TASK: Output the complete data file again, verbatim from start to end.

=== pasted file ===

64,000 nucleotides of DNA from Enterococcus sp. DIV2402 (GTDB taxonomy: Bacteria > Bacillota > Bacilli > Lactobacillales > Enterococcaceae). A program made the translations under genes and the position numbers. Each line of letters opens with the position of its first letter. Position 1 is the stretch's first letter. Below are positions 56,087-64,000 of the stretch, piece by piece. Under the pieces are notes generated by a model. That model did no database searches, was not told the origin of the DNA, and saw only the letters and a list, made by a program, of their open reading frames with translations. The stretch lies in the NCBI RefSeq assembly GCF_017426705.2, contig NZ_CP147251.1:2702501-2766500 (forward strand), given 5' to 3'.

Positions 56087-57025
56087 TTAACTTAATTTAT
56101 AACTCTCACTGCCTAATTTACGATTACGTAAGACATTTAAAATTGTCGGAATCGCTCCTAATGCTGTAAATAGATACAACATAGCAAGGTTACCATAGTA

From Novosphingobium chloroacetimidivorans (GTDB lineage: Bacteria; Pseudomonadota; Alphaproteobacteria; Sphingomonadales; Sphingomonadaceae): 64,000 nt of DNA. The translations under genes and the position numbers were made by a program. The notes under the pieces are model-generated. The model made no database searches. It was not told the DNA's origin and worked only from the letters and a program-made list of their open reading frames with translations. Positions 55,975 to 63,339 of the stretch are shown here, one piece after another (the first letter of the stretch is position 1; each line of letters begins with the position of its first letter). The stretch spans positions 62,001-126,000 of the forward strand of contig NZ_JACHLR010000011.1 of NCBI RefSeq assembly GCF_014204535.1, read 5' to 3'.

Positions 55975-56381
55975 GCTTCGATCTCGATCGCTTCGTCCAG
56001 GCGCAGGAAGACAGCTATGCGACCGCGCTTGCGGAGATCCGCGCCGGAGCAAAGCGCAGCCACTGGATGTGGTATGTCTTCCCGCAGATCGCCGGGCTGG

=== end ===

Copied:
64,000 nucleotides of DNA from Enterococcus sp. DIV2402 (GTDB taxonomy: Bacteria > Bacillota > Bacilli > Lactobacillales > Enterococcaceae). A program made the translations under genes and the position numbers. Each line of letters opens with the position of its first letter. Position 1 is the stretch's first letter. Below are positions 56,087-64,000 of the stretch, piece by piece. Under the pieces are notes generated by a model. That model did no database searches, was not told the origin of the DNA, and saw only the letters and a list, made by a program, of their open reading frames with translations. The stretch lies in the NCBI RefSeq assembly GCF_017426705.2, contig NZ_CP147251.1:2702501-2766500 (forward strand), given 5' to 3'.

Positions 56087-57025
56087 TTAACTTAATTTAT
56101 AACTCTCACTGCCTAATTTACGATTACGTAAGACATTTAAAATTGTCGGAATCGCTCCTAATGCTGTAAATAGATACAACATAGCAAGGTTACCATAGTA

From Novosphingobium chloroacetimidivorans (GTDB lineage: Bacteria; Pseudomonadota; Alphaproteobacteria; Sphingomonadales; Sphingomonadaceae): 64,000 nt of DNA. The translations under genes and the position numbers were made by a program. The notes under the pieces are model-generated. The model made no database searches. It was not told the DNA's origin and worked only from the letters and a program-made list of their open reading frames with translations. Positions 55,975 to 63,339 of the stretch are shown here, one piece after another (the first letter of the stretch is position 1; each line of letters begins with the position of its first letter). The stretch spans positions 62,001-126,000 of the forward strand of contig NZ_JACHLR010000011.1 of NCBI RefSeq assembly GCF_014204535.1, read 5' to 3'.

Positions 55975-56381
55975 GCTTCGATCTCGATCGCTTCGTCCAG
56001 GCGCAGGAAGACAGCTATGCGACCGCGCTTGCGGAGATCCGCGCCGGAGCAAAGCGCAGCCACTGGATGTGGTATGTCTTCCCGCAGATCGCCGGGCTGG